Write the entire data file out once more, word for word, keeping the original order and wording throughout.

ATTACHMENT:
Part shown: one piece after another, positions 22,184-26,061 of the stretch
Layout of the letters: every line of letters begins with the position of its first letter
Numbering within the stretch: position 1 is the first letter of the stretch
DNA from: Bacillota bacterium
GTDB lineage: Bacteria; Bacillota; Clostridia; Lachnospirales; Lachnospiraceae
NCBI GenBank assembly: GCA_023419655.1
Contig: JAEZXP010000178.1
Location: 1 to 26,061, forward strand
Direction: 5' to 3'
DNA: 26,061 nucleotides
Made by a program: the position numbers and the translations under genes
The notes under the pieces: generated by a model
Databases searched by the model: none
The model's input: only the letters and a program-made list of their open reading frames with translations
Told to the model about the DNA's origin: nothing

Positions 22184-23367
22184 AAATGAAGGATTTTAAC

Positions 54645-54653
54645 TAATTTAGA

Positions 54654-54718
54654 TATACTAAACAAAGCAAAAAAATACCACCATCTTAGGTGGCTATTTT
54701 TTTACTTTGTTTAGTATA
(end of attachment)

Part shown: one piece after another, positions 22,184-26,061 of the stretch
Layout of the letters: every line of letters begins with the position of its first letter
Numbering within the stretch: position 1 is the first letter of the stretch
DNA from: Bacillota bacterium
GTDB lineage: Bacteria; Bacillota; Clostridia; Lachnospirales; Lachnospiraceae
NCBI GenBank assembly: GCA_023419655.1
Contig: JAEZXP010000178.1
Location: 1 to 26,061, forward strand
Direction: 5' to 3'
DNA: 26,061 nucleotides
Made by a program: the position numbers and the translations under genes
The notes under the pieces: generated by a model
Databases searched by the model: none
The model's input: only the letters and a program-made list of their open reading frames with translations
Told to the model about the DNA's origin: nothing

Positions 22184-23367
22184 AAATGAAGGATTTTAAC

Positions 54645-54653
54645 TAATTTAGA

Positions 54654-54718
54654 TATACTAAACAAAGCAAAAAAATACCACCATCTTAGGTGGCTATTTT
54701 TTTACTTTGTTTAGTATA